Embattled NC House Speaker Tim Moore to run for Congress
North Carolina's embattled House Speaker Tim Moore is running for Congress in the state's 14th District.
Driving the news: Moore, the state's longest serving House Speaker, had been soliciting donations for his congressional campaign Thursday, according to text messages obtained by Axios.
- Moore's adviser, Paul Shumaker, confirmed the speaker's plans.
- "I can confirm that he has started making calls to members of the delegation as well as key supporters letting them know he plans to make a formal announcement next week," Shumaker said in a statement to Axios.
State of play: The move comes just one week after North Carolina's Republican-led legislature passed new political maps into law, locking in a safe Republican congressional seat for Moore to run in next year.
The big picture: The decision to run also comes on the heels of a tumultuous year for the speaker, in which he faced a lawsuit alleging he had a sexual relationship with a state government employee, scrutiny over his use of campaign funds to pay his own law firm for rent, and most recently questions about his placing a recently sanctioned lawyer and friend on the state bar's disciplinary committee.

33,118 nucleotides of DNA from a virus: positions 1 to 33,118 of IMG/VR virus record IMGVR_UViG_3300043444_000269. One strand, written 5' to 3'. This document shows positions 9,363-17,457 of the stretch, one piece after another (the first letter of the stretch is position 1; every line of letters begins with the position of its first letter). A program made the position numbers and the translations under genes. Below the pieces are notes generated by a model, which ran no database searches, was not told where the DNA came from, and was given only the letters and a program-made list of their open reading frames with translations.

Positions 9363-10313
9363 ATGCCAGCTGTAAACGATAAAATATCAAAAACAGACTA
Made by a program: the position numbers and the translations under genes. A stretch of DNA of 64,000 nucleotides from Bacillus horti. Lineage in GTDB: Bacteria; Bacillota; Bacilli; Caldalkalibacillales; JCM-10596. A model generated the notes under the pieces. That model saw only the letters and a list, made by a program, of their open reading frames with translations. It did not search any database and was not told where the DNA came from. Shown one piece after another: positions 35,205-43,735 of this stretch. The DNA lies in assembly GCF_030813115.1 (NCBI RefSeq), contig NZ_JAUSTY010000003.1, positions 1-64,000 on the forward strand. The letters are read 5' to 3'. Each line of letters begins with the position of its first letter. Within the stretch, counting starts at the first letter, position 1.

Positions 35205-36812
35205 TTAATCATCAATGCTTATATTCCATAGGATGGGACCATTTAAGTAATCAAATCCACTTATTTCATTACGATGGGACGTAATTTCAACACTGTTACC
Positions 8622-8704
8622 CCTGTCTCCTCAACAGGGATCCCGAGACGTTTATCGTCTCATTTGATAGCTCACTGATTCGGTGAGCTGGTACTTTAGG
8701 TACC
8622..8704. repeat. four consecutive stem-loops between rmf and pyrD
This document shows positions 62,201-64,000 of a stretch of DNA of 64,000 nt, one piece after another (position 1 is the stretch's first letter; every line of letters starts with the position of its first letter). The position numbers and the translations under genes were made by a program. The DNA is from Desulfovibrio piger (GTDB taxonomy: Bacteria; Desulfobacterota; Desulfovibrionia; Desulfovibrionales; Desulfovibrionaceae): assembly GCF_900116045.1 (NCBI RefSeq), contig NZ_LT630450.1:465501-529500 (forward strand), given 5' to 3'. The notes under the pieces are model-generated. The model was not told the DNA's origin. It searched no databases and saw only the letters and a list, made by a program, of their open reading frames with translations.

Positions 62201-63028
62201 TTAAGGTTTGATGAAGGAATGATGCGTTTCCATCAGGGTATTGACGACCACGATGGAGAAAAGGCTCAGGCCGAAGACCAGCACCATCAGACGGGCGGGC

- "It's not a good look any way you slice it," one Republican wrote of the lawsuit against Moore earlier this year, "and this type of cavalier behavior inevitably catches up with you."
Context: Moore has long been expected to enter the race for Congress, and told reporters last week that he was considering jumping in the race, along with other options.
- A look at his travel schedule this year also seems to indicate he has had his eye on higher office. He's traveled to Ukraine in the spring and just returned from a trip to the U.S.-Mexico border.
- And since the passage of the state budget in September, Moore has traveled around the state touting major investments in a variety of projects.
What we're watching: Moore is expected to face former congressional candidate Pat Harrigan in the Republican primary for the Western North Carolina district, which also includes part of Mecklenburg County.
Editor's note: This story has been updated to include a statement from Paul Shumaker.
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